Things I do not do at home: wake up in the morning sashaying to a salsa beat, befriend a toucan before I've had a cup of coffee, or eat ceviche that was plucked from the sea at dawn. These are things I do in Cartagena de Indias, the historic walled city on the Caribbean coast of Colombia.
Following the advice of a Colombian friend, I also sank my teeth into every exotic fruit I could find and strolled along the fortified wall that wraps the historic city at sunset. Beyond these classic reasons to visit Cartagena, there are some new ones too. Transportation is easier, local chefs are bringing world knowledge back home, art is flourishing, and careful restoration has brought new life to the city's intriguing history.
Here are 5 reasons to put Cartagena at the top of your travel wish list.
More options than ever are now available for direct flights to Cartagena. In addition to direct flights from Ft. Lauderdale on Spirit Airlines and Miami on Avianca Airlines, JetBlue launched a direct flight from New York (JFK) in late 2012. A salsa lesson or refreshing mojito is now just a 4 hour and 20 minute flight from New York.
The colorful streets of Cartagena tell stories, but many more tales are waiting behind intricately carved wooden doors. The Sofitel Santa Clara was once a convent dating back to 1621 before beigng transformed into a hotel, which now offers enchanting glimpses into the building's history. You can walk over an original (now glass-covered) well during breakfast or descend into a crypt between salsa dances at El Coro Lounge Bar. Three colonial heritage buildings were combined to form Casa San Agustin, a new boutique hotel. Here you can swim beneath original archways in a pool en route to the bar.
Juan Felipe Camacho, native Colombian, was studying to be an engineer when his focus shifted to food. This passion pushed him to culinary school in San Sebastian, Spain where he went on to work at acclaimed restaurants like the Michelin-starred Arzak. He brought all of that knowledge back to Cartagena and the kitchen of Donjuan, his stylish and comfortable bistro with black and white checkered floors and tall shelves filled with South American wines. Four years after opening the doors of Donjuan, the 35-year-old chef expanded next door with a new restaurant named after his wife, Maria, in partnership with Chef Alejandro Ramirez. This casual little sister is a trendy spot for cocktails spiked with local fruits and tasty plates to share.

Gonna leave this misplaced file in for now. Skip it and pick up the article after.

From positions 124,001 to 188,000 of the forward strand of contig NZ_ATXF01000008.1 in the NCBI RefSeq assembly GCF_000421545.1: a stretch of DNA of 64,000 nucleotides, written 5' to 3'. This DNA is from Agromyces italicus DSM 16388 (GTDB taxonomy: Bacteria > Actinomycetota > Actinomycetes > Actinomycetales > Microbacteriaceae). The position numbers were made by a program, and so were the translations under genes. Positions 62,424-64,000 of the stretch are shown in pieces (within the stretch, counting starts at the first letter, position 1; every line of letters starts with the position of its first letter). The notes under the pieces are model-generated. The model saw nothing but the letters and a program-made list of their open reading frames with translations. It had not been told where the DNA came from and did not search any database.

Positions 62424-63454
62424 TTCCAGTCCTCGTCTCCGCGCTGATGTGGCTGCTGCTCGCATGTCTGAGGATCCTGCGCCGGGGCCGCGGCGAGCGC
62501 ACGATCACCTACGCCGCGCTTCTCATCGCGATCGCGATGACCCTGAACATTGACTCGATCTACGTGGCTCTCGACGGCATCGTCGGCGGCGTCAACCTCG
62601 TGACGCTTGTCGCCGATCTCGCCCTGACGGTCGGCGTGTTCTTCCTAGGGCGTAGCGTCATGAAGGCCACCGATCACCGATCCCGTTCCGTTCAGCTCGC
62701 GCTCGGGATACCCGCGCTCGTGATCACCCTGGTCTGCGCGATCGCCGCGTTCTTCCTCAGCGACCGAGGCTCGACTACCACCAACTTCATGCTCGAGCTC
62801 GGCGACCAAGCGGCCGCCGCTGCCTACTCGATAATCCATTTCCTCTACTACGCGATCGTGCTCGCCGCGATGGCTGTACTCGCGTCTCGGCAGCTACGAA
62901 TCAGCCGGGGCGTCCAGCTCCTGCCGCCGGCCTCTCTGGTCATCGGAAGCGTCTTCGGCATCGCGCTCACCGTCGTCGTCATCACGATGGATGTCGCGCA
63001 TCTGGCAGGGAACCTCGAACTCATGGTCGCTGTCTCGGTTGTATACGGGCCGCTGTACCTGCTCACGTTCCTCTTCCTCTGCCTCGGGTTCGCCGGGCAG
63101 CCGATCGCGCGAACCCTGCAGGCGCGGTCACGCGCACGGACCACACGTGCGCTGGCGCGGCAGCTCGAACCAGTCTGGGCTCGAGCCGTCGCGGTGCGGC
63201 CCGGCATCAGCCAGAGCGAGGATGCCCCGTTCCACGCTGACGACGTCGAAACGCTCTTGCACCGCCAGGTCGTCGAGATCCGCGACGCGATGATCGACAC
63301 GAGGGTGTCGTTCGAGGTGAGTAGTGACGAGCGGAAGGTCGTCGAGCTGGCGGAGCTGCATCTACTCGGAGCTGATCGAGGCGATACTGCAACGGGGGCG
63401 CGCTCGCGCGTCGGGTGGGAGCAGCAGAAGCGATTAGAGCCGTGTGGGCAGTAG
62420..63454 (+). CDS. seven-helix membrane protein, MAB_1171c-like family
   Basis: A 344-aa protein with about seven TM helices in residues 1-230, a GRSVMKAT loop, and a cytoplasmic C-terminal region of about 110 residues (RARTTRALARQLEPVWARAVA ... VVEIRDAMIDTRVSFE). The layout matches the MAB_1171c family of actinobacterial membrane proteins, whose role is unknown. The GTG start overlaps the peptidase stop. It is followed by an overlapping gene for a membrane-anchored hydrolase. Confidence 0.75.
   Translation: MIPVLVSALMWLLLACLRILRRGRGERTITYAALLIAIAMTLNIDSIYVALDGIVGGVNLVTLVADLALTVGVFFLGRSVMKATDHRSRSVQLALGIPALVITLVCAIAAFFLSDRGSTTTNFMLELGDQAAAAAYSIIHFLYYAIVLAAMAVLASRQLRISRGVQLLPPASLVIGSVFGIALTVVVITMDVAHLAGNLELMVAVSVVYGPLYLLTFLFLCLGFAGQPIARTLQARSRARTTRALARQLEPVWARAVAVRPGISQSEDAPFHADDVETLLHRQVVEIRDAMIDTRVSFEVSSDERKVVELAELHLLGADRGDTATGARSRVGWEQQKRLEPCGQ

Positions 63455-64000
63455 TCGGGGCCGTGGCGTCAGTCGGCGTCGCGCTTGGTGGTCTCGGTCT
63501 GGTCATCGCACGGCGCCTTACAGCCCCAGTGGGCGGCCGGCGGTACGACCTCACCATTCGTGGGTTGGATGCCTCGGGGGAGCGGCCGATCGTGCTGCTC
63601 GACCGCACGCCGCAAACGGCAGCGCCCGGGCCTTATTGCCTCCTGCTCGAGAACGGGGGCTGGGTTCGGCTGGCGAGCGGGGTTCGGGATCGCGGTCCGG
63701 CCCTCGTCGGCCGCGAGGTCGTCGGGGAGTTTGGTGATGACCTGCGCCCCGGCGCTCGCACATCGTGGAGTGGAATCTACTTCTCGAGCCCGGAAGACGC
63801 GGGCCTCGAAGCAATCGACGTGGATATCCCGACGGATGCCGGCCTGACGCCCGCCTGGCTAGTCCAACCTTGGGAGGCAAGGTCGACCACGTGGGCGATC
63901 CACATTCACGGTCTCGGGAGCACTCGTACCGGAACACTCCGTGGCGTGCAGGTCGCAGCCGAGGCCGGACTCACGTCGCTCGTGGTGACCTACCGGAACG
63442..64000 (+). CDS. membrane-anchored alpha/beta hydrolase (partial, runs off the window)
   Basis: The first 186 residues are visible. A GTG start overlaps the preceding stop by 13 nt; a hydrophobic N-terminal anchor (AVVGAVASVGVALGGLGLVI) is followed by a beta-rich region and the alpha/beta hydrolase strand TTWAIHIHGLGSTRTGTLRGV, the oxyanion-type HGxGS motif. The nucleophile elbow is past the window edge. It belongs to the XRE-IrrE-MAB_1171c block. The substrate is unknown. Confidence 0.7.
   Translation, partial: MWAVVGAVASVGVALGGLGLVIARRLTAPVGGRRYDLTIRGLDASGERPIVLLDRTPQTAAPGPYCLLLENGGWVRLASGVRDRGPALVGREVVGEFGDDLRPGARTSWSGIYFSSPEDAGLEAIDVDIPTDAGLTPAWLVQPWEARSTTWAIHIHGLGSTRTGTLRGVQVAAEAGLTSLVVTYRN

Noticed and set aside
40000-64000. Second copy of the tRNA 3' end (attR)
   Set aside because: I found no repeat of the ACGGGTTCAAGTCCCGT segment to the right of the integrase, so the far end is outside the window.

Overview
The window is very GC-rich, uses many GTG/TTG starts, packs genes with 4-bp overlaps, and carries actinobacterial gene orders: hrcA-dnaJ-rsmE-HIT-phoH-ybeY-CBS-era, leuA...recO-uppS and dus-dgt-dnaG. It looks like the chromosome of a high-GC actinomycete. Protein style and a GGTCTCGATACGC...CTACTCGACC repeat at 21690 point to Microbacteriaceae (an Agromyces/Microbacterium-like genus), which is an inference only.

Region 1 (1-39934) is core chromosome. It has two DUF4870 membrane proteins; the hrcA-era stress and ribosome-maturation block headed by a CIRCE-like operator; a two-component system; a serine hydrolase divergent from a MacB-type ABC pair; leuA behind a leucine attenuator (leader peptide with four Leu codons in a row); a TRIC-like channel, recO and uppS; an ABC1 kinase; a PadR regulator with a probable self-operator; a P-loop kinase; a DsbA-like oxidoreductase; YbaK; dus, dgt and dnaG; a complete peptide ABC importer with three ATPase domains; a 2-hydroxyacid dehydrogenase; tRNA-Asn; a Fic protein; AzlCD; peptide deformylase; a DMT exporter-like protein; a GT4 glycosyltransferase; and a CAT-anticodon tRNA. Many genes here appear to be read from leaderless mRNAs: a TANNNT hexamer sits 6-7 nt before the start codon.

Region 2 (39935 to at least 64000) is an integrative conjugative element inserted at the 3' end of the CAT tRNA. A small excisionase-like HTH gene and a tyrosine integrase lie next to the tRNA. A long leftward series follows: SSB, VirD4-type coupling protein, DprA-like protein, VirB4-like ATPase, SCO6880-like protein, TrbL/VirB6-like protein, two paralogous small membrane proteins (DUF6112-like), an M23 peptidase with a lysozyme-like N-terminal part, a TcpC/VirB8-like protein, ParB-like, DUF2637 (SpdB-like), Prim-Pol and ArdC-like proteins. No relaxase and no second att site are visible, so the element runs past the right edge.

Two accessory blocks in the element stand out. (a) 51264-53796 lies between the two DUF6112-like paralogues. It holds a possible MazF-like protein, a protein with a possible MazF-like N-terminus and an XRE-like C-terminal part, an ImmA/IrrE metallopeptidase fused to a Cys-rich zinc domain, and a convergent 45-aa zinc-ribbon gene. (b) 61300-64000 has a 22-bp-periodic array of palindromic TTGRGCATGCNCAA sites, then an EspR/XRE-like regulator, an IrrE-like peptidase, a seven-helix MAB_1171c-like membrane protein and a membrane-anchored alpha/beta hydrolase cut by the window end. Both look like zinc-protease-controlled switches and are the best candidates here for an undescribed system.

New galleries and festivals have become staples in the art scene in Cartagena. In January 2013, the Hay Festival Cartagena—a celebration of visual arts, literature, cinema, and music—brought artists and writers from two-dozen countries to this coastal city. A huge success, this festival is already being planned for 2014 (January 30-February 2). Outside of festivals, it is well worth your while to engage with local arts. At NH Galeria, steps from Cartagena's historic wall overlooking the sea, work by local artists shares the space with pieces by internationally renowned artists. Expect everything from photography to painting to sculpture to installation. The Training Center of the Spanish Cooperation (Centro de Formación de la Cooperación Española) has a range of exhibits, including a striking collection of large format photographs depicting poverty in the Americas by Andy Goldstein on display recently.
Local beers and spirits-based drinks have long won the hearts of locals in Cartagena, but an interest in wine is growing too. Now you can learn about South American grape varieties while tasting a range of whites and reds at venues throughout the old city. At the Sofitel's Restaurante 1621, the in-house sommelier, Oscar Santos, arranges tastings once a week (Wednesdays at 6.30 pm) in the original refectory of this former convent where nuns once ate their meals. Sibaris Wine Bar is a wine cellar with tables tucked beneath historic brick arches perfect for sipping wine and nibbling on small plates. At these restaurants (along with Donjuan and Maria) wine is not an afterthought of the menu, but a purposeful component.
Insider Tip: If you plan on taking taxis, always find out the approximate fare in advance. Ask at the hotel, restaurant, or bar for an idea of the cost to make sure you aren't overcharged by a meter-free taxi.
Freelance writer Jessica Colley covers cuisine, culture, the arts, and experiential travel. She is currently based in New York City and called Dublin, Ireland home for several years. You can follow her on Twitter @jessicacolley or check out her "Writer in the Kitchen" series on her blog.
Photo credits: Streets of Cartagena via Shutterstock; Colorful Cartagena street via Shutterstock; Donjuan courtesy of Donjuan; NH Galeria courtesy of NH Galeria; Restaurante 1621 courtesy of Sofitel Santa Clara
Member Comments (0)Sign in to leave a comment